Frans Hals - Merrymakers at Shrovetide

Frans Hals (1582/83 – 1666)
Merrymakers at Shrovetide, ca. 1615
Oil on canvas. 51 3/4 x 39 1/4 in. (131.4 x 99.7 cm)

Frans Hals’s brave brushwork at the Metropolitan



The exhibition ‘Frans Hals in the Metropolitan Museum’ features 13 paintings by the Dutch Golden Age master of portraiture. From July 26 through October 10, 2011.

Source: Metropolitan Museum / theartwolf.com

“What a joy it is to see a Frans Hals” – Vincent van Gogh

Along with Rembrandt and Vermeer, Frans Hals is the most famous painter of the Dutch Golden Age. His brave and painterly brushwork marked the evolution of 17th century portraiture, and it was very admired by the Impressionist painters. In a press note, the Metropolitan Museum describes Frans Hals as “one of the most familiar and accessible of the Old Master painters”.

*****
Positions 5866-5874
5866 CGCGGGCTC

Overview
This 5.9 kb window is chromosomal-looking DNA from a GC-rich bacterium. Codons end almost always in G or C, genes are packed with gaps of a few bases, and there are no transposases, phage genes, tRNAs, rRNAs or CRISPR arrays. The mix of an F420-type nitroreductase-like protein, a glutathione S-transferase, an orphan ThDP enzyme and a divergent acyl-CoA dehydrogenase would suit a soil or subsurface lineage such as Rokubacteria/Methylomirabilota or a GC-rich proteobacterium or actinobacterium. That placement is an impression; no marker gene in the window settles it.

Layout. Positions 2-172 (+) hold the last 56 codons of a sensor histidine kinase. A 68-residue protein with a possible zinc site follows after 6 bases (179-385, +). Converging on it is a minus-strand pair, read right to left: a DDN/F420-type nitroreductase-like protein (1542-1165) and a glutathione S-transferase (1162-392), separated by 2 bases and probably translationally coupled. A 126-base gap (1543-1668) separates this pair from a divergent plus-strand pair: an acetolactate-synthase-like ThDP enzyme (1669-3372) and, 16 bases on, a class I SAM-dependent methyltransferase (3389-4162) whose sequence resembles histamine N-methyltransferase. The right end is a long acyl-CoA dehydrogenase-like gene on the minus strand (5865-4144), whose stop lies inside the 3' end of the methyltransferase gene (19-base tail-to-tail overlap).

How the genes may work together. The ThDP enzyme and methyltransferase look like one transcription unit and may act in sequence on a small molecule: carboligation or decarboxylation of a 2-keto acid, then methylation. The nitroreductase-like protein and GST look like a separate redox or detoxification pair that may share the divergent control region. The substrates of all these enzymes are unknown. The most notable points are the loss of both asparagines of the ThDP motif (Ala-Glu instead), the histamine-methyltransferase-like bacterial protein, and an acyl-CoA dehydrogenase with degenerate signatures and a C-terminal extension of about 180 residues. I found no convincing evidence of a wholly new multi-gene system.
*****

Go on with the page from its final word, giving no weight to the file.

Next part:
The Metropolitan Museum of Art in New York holds one of the most important collections of works by Hals in the world, including 11 autograph paintings. All these paintings are featured in the exhibition, along with other two lent from private collections, as well as several works by other Netherlandish masters related to Hals.

Highlights of the exhibition include the spectacular “Merrymakers at Shrovetide” (ca. 1616) from the permanent collection of the Metropolitan Museum, and the beautiful “Fisher Girl” (1630-32), from a private collection in New York.



Related content

Dutch Portraits: Rembrandt and Frans Hals in London (exhibition, 2007)


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